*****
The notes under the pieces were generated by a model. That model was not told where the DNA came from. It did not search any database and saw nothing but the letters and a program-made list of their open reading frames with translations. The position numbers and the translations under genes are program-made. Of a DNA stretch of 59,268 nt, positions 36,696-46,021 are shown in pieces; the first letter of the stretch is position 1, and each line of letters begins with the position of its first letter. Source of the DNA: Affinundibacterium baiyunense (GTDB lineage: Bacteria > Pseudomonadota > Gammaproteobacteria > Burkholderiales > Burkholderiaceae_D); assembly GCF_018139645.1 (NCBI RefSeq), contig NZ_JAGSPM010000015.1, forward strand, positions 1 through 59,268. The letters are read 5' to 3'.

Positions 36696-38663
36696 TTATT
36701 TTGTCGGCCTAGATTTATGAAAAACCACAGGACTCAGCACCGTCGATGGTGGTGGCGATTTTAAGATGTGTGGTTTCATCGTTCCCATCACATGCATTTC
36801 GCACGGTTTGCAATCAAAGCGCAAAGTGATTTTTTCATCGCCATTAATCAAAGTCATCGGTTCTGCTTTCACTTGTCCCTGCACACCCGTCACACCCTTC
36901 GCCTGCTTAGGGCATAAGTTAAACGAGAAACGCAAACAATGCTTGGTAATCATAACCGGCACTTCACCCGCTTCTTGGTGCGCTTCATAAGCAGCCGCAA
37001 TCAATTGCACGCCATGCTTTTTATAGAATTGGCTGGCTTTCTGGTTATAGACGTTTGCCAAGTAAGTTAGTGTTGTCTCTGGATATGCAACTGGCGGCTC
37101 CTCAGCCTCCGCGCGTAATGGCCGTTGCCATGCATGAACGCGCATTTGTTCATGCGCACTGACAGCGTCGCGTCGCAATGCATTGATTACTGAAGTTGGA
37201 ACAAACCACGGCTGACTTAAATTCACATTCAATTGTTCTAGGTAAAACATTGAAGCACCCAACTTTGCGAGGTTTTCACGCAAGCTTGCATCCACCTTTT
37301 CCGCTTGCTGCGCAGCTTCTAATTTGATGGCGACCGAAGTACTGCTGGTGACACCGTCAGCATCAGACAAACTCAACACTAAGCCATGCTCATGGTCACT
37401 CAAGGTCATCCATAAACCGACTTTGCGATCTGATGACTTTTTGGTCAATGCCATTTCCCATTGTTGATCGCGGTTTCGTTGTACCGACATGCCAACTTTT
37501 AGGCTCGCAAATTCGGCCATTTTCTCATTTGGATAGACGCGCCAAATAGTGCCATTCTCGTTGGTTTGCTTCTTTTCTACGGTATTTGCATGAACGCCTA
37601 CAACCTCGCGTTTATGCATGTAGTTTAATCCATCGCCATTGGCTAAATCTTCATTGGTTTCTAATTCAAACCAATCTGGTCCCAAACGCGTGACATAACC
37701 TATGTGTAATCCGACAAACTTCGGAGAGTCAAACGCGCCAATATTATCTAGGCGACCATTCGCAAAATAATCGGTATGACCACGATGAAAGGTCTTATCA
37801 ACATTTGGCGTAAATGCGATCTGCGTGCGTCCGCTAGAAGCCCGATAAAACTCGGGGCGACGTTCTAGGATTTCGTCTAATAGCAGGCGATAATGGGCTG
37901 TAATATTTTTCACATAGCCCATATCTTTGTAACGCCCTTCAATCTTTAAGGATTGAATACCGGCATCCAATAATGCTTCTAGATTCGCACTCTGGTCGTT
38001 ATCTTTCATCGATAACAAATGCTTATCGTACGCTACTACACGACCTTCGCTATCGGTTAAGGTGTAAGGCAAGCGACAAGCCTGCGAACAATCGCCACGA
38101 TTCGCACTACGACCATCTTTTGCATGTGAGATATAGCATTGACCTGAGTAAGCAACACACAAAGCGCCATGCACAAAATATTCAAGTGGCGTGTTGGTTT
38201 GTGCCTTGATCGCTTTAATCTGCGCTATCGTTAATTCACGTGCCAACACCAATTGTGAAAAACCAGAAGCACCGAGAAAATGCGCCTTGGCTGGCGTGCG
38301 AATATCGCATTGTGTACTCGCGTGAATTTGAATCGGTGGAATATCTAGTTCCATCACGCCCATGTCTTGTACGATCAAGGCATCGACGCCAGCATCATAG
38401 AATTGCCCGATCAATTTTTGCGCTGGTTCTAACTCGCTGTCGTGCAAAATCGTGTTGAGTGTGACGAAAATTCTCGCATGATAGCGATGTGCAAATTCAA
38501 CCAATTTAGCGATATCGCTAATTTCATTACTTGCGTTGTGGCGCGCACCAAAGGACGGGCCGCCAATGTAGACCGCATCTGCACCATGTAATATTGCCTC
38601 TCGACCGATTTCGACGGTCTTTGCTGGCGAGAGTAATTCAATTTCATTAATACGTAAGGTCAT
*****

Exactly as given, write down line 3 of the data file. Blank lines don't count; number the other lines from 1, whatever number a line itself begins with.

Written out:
36696 TTATT